A powerful car bomb killed a top police official in the southern Russian region of Ingushetia, in what authorities say could have been a suicide bombing (or by remote control). The attack, in the region located next to the breakaway region of Chechnya, also killed six other people.
Ingushetia's Deputy Interior Minister Dzhabrail Kostoyev was killed along with his two bodyguards when the car parked on a roadside exploded near Ingushetia's main city of Nazran.
Four civilians also died when their car hit Kostoyev's armored vehicle, which police say was thrown about 20 meters by the explosion.
Russian television showed pictures of the blackened, mangled wreckage of several cars surrounded by debris.
Several nearby buildings were also damaged by the force of the explosion, estimated to be about 50 kilograms of TNT.
Dmitry Kuralyov of the local prosecutor's office says personnel are conducting a thorough search of the wreckage from the incident that he called the work of terrorists.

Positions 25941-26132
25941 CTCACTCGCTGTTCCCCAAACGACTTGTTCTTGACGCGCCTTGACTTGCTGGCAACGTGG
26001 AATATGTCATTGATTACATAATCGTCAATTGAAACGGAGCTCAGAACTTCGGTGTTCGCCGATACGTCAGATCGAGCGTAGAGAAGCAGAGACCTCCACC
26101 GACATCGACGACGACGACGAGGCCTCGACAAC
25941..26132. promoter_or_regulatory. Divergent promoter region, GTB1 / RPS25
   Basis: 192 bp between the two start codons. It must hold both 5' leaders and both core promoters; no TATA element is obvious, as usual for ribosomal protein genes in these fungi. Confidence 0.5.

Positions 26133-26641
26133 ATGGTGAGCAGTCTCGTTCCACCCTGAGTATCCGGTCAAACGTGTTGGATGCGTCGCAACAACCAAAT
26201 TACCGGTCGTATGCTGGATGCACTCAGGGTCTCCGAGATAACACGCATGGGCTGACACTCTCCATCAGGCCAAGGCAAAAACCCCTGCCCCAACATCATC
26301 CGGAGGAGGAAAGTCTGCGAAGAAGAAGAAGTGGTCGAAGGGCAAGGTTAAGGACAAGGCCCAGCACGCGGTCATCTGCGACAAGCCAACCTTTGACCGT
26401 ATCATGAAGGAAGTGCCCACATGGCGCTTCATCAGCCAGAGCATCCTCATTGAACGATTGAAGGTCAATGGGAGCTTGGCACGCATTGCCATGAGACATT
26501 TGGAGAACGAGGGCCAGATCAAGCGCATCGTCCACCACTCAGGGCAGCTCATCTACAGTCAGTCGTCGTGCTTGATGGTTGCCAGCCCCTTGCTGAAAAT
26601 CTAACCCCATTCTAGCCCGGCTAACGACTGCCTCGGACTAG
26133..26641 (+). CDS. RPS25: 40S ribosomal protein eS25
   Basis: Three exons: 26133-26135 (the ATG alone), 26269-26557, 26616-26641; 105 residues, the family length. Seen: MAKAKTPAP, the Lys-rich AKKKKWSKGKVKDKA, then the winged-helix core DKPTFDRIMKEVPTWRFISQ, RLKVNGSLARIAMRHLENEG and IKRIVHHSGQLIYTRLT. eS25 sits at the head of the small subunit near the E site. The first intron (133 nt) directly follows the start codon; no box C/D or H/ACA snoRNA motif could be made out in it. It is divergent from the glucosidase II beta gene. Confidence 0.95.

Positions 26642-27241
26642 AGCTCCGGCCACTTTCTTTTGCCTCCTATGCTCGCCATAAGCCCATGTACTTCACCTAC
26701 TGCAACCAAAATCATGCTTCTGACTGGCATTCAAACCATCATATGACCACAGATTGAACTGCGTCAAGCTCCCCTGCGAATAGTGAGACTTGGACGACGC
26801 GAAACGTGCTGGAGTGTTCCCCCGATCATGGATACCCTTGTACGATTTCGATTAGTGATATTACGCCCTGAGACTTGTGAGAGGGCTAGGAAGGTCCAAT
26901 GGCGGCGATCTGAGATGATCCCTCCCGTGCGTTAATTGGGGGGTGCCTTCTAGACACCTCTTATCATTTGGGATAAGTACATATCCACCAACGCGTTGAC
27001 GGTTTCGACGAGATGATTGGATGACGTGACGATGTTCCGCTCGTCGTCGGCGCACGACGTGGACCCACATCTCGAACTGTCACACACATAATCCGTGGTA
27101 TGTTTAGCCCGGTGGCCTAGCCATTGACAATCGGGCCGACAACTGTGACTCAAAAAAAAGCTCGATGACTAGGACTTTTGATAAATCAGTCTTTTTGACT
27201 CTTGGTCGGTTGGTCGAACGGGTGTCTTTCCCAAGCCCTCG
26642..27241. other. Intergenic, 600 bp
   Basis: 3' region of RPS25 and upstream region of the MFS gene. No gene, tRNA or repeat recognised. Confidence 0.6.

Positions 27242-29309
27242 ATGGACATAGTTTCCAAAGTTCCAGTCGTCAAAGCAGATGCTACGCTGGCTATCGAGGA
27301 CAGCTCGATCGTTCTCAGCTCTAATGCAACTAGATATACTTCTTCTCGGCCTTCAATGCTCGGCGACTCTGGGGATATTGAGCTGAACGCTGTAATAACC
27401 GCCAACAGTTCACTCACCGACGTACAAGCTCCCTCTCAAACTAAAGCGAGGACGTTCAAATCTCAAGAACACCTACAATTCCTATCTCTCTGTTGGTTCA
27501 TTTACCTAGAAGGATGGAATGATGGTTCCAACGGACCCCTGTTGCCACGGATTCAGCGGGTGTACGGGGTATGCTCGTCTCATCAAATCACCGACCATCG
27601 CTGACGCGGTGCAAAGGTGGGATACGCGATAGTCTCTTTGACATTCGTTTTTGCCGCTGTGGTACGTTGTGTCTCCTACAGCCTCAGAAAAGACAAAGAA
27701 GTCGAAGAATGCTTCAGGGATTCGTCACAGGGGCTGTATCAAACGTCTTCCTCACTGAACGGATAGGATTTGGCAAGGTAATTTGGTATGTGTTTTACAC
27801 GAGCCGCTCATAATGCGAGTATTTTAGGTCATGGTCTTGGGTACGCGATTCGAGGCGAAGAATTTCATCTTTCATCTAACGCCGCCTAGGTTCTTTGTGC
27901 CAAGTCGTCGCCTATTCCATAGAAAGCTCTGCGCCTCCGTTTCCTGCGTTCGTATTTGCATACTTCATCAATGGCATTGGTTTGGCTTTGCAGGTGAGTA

Kostoyev was traveling in a convoy of three cars and had been under special guard after several previous attempts on his life.
Last August, he was injured when assailants detonated a remote-controlled land mine near his passing convoy.
Ingushetia has long been plagued by violence blamed on militants fighting the government of a region that borders war-torn Chechnya.
Law enforcement officials and buildings are often targeted; a major attack in Ingushetia two years ago killed 92 people.
Poverty, government corruption and instability blamed on the long-running war in Chechnya have fueled anger throughout the North Caucasus region, which is home to a patchwork of mostly Muslim peoples.
In another incident early Wednesday, police say unidentified gunmen killed a prison official in the republic of Karachayevo-Cherkessiya, which is located west of Ingushetia.
Shootings and bombings occur almost on a daily basis in Dagestan, located just to the east of Chechnya on the Caspian Sea.
Some analysts say the increasing instability threatens to spiral out of control, especially as various rebel groups increasingly adopt militant Islam as their ideology.
Russian troops have been battling separatist rebels in Chechnya since 1994 in a conflict the Kremlin claims is now over, although daily attacks occur regularly there as well.